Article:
A new equity research report published this week by U.S. investment bank Goldman Sachs examines the low carbon economy and forecasts solar PV and onshore wind will add more to the global energy supply over the next five years than U.S. shale managed over the previous five.

    The report, titled The Low Carbon Economy and produced by Goldman Sachs environmental division GS Sustain, expects a wider transition towards greener and cleaner technologies over the next decade, including LEDs accounting for six out of ten lightbulbs; electric and hybrid vehicles to number 25 million worldwide by 2025 (a ten-fold increase on today’s number), and a reduction of >5 gigatonnes (Gt) of C02 per year by that date.

    However, it is the field of renewable energy that is poised to have the greatest positive impact on our climate, the report finds. Analysts Brian Lee and Jaakko Kooroshy, who worked on the report, believe that solar PV and onshore wind power combined will add the equivalent energy of 6.2 million barrels of oil a day to the world’s energy supply, outstripping the 5.7 million barrels a day of U.S. shale oil produced from the nation’s wells since 2010.

    “Wind and solar are on track to exceed 100 GW in new installations for the first time,” they wrote, delivering more than 1 Gt of carbon emission savings annually and comprising two of the ‘big four’ low carbon technologies that Goldman Sachs believe will drive this lower emissions transition.

    “We identify LEDs, solar PV, onshore wind and electric and hybrid vehicles as clear front-runners in the emerging low-carbon economy.”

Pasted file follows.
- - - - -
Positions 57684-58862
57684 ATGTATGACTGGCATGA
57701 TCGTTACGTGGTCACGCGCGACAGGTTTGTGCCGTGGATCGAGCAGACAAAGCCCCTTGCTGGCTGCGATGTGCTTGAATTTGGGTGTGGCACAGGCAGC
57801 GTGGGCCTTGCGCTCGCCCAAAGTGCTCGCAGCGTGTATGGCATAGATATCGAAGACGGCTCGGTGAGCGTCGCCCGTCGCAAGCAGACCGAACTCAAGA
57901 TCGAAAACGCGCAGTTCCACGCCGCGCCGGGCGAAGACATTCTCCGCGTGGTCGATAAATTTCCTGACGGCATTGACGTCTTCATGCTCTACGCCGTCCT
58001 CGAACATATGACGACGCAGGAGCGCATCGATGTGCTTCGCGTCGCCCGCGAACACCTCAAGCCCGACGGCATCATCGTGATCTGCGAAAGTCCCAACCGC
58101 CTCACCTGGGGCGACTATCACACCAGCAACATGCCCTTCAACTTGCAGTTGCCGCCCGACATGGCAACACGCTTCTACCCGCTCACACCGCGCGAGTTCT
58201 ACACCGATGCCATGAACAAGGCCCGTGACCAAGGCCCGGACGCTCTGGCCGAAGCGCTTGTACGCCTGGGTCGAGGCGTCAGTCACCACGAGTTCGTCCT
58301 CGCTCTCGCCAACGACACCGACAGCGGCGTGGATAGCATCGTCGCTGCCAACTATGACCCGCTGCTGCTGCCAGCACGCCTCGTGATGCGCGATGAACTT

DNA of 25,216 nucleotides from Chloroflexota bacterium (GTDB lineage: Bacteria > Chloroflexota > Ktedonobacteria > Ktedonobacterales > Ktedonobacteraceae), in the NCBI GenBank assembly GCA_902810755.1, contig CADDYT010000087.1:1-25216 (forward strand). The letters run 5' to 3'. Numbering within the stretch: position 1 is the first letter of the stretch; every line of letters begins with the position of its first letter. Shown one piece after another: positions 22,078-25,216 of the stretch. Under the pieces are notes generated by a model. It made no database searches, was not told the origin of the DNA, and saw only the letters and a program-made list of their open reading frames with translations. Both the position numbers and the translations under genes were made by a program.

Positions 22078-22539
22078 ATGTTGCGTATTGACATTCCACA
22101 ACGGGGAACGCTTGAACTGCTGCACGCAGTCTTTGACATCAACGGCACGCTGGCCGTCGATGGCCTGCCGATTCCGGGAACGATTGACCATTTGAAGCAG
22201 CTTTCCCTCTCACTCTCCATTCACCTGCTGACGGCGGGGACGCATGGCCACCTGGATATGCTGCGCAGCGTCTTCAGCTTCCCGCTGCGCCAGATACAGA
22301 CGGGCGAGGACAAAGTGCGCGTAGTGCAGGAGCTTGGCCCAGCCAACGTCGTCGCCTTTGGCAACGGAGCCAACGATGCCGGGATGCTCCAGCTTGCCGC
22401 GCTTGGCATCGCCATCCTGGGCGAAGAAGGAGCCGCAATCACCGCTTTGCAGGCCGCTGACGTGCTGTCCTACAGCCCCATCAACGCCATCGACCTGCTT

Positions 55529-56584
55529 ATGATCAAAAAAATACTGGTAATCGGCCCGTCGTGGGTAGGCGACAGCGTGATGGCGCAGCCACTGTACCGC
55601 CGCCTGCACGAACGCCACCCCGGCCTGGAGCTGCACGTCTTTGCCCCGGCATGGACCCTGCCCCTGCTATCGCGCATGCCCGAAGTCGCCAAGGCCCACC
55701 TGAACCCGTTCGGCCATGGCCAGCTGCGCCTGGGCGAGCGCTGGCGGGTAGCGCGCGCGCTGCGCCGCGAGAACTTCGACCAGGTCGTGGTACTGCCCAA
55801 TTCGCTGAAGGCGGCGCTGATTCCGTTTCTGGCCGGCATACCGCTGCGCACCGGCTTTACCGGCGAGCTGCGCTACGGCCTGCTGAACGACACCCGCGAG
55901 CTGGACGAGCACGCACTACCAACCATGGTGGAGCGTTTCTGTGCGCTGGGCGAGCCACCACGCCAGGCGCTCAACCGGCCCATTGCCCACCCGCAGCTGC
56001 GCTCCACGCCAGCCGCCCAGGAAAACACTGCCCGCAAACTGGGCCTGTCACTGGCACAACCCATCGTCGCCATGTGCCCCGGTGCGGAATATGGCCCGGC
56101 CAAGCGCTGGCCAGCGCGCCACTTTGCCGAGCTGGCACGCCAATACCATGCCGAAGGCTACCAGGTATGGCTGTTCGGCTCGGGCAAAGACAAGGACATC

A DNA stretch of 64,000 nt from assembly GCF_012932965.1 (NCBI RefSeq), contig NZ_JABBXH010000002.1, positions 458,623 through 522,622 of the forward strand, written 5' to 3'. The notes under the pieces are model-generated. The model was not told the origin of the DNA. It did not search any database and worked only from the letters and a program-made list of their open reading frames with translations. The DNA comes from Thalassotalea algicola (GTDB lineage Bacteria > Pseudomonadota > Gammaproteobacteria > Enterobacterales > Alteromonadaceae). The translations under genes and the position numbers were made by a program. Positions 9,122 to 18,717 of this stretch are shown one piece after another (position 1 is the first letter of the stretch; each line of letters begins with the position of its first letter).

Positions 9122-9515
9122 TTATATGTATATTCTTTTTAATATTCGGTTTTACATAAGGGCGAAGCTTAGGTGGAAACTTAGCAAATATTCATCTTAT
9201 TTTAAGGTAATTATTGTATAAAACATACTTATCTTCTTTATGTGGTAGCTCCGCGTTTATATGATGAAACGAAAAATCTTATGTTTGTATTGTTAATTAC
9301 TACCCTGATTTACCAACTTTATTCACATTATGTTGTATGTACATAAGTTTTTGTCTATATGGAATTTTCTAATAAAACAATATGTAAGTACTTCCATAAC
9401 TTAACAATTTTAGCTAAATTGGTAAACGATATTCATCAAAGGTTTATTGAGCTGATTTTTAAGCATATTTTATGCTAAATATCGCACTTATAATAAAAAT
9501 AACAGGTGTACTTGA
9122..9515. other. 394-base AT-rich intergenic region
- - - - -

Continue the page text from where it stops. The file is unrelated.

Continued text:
Back to Top

    France to spend billions of euros on African green projects

    France plans to spend billions of euros in renewable energy and other environmental projects in its former west African colonies and across Africa over the next five years, President Francois Hollande said on Tuesday.

    Africa produces little of the greenhouse gases such as carbon dioxide, produced by burning fossil fuels, linked by scientists to rapid climate change. But it is particularly vulnerable to a changing climate, as much of its population is poor, rural and dependent on rain-fed agriculture.

    Hollande told a conference on Africa, held as part of climate change talks in Paris, that his government would double investments in renewable energy generation, ranging from wind farms to solar power and hydroelectric projects, across the continent to 2 billion euros ($2 billion) between 2016 and 2020.

    In addition, he said Paris would triple to 1 billion euros a year by 2020 its contribution to Africa's battle with desertification and other climate change challenges.

    Most of that investment will be directed at some former West African colonies, where Paris has significant security interests and has deployed thousands of troops to fight Islamist militants.